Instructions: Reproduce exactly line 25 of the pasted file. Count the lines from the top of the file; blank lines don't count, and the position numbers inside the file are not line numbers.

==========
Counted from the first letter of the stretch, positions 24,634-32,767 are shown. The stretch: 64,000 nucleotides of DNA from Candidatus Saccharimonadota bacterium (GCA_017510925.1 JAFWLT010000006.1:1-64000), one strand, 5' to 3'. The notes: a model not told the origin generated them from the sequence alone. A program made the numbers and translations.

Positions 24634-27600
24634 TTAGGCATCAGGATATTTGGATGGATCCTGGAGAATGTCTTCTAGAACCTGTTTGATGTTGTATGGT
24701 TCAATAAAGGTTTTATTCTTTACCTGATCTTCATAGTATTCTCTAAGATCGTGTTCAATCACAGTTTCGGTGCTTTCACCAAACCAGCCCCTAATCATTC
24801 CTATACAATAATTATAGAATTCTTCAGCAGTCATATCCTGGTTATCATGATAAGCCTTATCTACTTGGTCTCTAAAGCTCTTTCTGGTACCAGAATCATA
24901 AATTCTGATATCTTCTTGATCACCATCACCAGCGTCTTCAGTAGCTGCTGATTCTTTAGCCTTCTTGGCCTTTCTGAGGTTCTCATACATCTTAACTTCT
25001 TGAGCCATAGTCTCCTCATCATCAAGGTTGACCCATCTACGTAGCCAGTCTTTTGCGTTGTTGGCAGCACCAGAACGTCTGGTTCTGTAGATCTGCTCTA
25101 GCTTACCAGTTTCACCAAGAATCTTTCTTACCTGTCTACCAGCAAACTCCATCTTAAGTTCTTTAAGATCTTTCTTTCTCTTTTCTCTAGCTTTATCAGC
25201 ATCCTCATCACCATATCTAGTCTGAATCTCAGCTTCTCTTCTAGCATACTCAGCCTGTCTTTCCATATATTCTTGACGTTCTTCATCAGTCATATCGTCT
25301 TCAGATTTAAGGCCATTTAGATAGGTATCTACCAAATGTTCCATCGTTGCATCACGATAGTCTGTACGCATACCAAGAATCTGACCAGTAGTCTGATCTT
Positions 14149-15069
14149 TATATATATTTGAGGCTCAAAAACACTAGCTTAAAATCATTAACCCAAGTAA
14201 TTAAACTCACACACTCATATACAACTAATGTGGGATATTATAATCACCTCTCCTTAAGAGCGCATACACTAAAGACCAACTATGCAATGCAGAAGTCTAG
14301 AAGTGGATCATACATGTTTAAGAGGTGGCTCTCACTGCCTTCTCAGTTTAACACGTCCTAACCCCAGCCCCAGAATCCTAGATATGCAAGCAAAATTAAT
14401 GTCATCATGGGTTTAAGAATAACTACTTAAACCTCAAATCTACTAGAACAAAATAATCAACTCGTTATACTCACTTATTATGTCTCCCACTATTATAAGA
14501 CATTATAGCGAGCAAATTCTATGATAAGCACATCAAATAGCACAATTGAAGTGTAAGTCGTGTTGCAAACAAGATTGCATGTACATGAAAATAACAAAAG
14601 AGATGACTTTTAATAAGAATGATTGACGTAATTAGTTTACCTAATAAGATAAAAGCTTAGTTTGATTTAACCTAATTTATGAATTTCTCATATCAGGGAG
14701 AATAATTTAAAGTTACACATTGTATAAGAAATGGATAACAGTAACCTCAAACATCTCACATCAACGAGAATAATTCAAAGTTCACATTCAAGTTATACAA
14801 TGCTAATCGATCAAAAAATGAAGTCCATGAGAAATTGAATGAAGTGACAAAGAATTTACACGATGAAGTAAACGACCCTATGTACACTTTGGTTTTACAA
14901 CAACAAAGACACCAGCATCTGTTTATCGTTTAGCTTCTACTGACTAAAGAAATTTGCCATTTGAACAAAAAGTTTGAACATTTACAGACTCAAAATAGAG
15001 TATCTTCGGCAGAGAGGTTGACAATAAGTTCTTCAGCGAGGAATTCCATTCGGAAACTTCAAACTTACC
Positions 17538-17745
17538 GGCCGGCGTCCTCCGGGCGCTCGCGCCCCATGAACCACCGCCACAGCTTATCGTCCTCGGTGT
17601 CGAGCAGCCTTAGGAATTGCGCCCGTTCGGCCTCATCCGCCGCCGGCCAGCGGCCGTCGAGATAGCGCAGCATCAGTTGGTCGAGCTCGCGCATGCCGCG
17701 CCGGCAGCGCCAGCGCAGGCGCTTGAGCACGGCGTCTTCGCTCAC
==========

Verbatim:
17701 CCGGCAGCGCCAGCGCAGGCGCTTGAGCACGGCGTCTTCGCTCAC